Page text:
“Old Things Are Done Away and All Things Have Become New”

Brant Gardner

Textual: These verses are completely new in the 3 Nephi redaction. They replace verses 46 and 47 in the Matthean text, although they were certainly not intended to parallel them. Since there were no paragraphs in the manuscript, and no verse divisions in the 1830 edition, these verses should not be seen as verse by verse replacements. Rather, they take the place of the similarly numbered verses in Matthew.

The 3 Nephi verses begin the summation of this section by reprising the statement from the beginning of this section that Jesus had come to fulfill the law (see 3 Nephi 12:17-18). “Old things” have reference to the Law, and “all things” have “become new” through the Atoning Messiah.

Referent: It is possible that the language of verse 47 owes a debt to:

2 Corinthians 5:17

17 Therefore if any man be in Christ, he is a new creature: old things are passed away; behold, all things are become new.

The Matthean text: The excised verses are:

Matthew 5:46-47

46 For if ye love them which love you, what reward have ye? do not even the publicans the same?

47 And if ye salute your brethren only, what do ye more than others? do not even the publicans so?

It is probable that these verses didn’t make the transition to the New World context because of the term publican which has a clear Old World referent. They are also removed because they are the summation of the astounding introduction that claimed that the people should be more righteous than the Pharisees, which was also removed. These verses parallel that amazing statement in that Jesus once again makes a direct comparison to others. As his conclusion to how they could become more righteous than the Pharisees, something that appeared nearly impossible, is now transformed into something easier to understand. By moving past the legalities and into the true meaning of the gospel in their heart, they could become better than the Pharisees. The Pharisees loved those who loved them and saw themselves as following the Law. Jesus points out that this is only natural, and that the publicans, who were much less respected that the Pharisees, could live that simple law. Of the disciples of Christ, more was expected.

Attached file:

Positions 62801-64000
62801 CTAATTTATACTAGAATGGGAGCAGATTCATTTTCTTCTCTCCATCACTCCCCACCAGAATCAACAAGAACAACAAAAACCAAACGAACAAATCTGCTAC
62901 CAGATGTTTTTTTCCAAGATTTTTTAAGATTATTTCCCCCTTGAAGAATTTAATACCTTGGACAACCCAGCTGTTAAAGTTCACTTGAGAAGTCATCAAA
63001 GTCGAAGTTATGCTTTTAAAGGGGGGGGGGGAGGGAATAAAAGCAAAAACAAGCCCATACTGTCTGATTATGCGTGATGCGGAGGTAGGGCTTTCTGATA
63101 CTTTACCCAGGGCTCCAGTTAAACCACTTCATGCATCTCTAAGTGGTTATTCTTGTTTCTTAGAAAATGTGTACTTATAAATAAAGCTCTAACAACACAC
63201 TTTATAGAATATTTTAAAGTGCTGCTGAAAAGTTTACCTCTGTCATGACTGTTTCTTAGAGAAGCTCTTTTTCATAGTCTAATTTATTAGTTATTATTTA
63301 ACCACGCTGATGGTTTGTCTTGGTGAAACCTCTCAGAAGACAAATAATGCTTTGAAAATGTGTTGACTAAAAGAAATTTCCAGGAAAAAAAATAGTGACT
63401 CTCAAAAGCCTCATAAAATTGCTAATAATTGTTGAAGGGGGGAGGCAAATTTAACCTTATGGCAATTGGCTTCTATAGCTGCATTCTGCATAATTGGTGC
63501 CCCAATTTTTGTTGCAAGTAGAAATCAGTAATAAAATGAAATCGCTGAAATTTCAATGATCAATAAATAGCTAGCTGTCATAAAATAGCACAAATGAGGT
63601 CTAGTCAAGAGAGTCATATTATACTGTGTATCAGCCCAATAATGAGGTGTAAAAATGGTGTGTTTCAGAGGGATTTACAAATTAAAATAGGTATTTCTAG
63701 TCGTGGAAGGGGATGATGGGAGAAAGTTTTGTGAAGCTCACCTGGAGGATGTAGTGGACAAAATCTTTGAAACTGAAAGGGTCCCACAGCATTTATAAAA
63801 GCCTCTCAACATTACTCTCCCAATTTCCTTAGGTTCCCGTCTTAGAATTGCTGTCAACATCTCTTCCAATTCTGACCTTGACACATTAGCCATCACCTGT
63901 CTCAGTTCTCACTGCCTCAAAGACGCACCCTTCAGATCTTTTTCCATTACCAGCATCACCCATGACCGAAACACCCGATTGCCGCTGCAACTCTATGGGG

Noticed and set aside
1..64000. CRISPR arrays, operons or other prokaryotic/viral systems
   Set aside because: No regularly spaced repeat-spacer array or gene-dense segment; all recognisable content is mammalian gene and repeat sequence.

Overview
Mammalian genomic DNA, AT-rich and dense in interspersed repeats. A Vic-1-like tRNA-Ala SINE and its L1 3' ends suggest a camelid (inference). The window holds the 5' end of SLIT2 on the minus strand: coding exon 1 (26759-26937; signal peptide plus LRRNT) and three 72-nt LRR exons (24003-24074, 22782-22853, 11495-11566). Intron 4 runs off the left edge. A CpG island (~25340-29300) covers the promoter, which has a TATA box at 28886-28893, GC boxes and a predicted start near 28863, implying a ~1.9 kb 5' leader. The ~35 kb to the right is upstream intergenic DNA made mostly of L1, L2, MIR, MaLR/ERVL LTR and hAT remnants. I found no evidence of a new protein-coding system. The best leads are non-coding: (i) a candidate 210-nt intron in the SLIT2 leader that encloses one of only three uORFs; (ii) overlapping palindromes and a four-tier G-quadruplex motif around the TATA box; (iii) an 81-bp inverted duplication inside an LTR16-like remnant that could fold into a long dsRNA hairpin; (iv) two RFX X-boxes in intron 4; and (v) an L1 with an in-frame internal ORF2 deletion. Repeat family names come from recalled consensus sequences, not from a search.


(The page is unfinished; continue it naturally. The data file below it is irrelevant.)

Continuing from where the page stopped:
Multidimensional Commentary on the Book of Mormon